Feed-driven AdWords text ads are, therefore, generated through the product information already stored in your data feed. This method of ad creation is extremely useful if you already have a data feed, have a ton of products, and want to start advertising with AdWords text ads. Instead of starting from scratch and manually creating each ad, you’re able to use the information you already have as a building block for the perfect text ad.
The graphic below demonstrates how the information in your data feed can be repurposed to generate an AdWords text ad:
So why should you consider using this method? There are two main benefits to generating your text ads using a data feed:
Creating even a single text ad takes time. Not only does an ad need to follow AdWords guidelines and character limits, but it should also include relevant keywords and be rich with information. Generating text ads from information already within your data feed can dramatically cut the time you need to spend. This is because the information is already readily available and just needs to be tailored and optimized to fit the structure of AdWords text ads. These changes can be done in bulk or dynamically with the right third-party tool, to save even more time.
Using your product feed to generate AdWords Text ads means that you’ll be able to easily create ads for every single product – even if you have millions. When a user searched for “black running shoes,” you can make sure they see exactly the product they are looking for instead of a general ad for running shoes of all types. High ad relevance will help increase CTR and your overall Quality Score.
If you’re familiar with AdWords, you probably know all about ad customizers. Essentially these help you dynamically adapt your text ad based on who is searching and how they are searching. Currently, this requires you to define your attributes via CSV templates. But since feed-driven text ads are dynamic by nature and fuelled by information within your data feed, highly customized text ads may not always require external template handling.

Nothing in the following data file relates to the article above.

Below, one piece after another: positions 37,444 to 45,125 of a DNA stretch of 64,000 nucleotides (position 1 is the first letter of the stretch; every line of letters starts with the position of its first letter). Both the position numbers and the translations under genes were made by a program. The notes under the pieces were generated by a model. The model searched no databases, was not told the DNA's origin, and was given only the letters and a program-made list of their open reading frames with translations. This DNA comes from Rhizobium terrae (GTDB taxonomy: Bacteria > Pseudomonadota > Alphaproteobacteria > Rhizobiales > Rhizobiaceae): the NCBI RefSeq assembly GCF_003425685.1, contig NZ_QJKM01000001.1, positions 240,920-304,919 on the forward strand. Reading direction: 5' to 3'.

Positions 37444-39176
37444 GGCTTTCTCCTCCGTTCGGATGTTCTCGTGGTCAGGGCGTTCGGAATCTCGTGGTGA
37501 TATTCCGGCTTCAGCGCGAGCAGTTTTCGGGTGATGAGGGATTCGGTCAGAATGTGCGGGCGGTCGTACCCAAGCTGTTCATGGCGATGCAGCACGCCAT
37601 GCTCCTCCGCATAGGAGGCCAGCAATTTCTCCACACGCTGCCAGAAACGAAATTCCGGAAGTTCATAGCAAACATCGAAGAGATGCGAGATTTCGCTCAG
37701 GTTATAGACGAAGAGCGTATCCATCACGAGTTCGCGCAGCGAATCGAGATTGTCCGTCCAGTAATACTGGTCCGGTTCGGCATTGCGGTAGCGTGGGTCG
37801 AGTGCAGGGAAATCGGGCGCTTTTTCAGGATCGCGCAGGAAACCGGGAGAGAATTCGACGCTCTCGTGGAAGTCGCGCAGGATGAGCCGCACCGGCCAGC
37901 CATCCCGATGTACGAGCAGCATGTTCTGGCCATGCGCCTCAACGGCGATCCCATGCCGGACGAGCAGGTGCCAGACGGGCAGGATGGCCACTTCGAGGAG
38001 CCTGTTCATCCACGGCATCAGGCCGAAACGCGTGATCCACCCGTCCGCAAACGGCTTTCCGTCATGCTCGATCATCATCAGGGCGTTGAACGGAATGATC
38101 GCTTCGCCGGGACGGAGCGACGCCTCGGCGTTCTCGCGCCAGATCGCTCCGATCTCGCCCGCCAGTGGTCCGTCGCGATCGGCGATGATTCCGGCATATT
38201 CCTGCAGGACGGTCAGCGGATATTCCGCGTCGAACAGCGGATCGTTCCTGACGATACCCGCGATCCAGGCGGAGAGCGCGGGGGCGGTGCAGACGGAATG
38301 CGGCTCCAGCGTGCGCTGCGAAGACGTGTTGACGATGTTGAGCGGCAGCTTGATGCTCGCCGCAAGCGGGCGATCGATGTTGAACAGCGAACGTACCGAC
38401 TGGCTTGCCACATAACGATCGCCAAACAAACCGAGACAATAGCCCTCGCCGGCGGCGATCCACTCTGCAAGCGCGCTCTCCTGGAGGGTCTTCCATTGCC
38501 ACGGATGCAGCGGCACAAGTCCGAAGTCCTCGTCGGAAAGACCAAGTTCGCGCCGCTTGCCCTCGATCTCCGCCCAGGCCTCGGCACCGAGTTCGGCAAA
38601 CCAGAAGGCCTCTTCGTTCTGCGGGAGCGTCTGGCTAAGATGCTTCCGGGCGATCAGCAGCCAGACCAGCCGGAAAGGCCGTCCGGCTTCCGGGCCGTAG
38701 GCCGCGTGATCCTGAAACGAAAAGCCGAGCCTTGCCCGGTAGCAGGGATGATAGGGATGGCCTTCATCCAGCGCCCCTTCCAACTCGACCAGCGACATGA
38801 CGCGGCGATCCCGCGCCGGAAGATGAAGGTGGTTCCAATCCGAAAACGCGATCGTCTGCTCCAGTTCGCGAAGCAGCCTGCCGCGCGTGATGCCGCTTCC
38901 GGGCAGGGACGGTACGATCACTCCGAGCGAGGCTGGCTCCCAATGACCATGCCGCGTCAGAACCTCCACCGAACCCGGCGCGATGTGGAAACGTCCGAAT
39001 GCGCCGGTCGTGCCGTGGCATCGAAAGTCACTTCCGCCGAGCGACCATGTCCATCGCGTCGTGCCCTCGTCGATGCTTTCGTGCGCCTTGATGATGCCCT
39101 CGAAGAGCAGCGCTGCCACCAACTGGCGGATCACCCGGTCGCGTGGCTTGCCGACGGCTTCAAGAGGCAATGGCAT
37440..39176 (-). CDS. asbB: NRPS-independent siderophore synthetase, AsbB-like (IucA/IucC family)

So how can you get started with feed-driven AdWords text ads? It simply isn’t possible without the right tool. In order to reap any of the above benefits, you need a feed management tool with rules and functions capable of dynamically generating text ads and a connection to the Ads API. This is where Productsup comes in.
Productsup’s dynamic approach to text ad creation can be used in combination with the power of the AdWords Keyword Insertion tool. Instead of heavy CSV file handling, you’ll be able to upload your list of keywords and dynamically & efficiently infuse them into your text ads. What about campaign creation and bidding?
You can use Productsup to create and manage your text ads. However, your campaign and budget set up will still be done through Google AdWords itself. For example, it could be that the Senior SEA manager oversees the budget in AdWords, while the Junior SEA manager works with Productsup to generate text ads.
For large AdWords accounts and campaigns, it is recommended to use the AdWords API (application programming interface). Specifically designed for tech-savvy programmers, it lets Productsup build custom applications that can interact directly with your AdWords account.
What does this mean exactly? Essentially, when paired, the AdWords API and Productsup let you automate the dynamic, bulk generation, optimization, management, and export of an unlimited number of perfectly tailored text ads.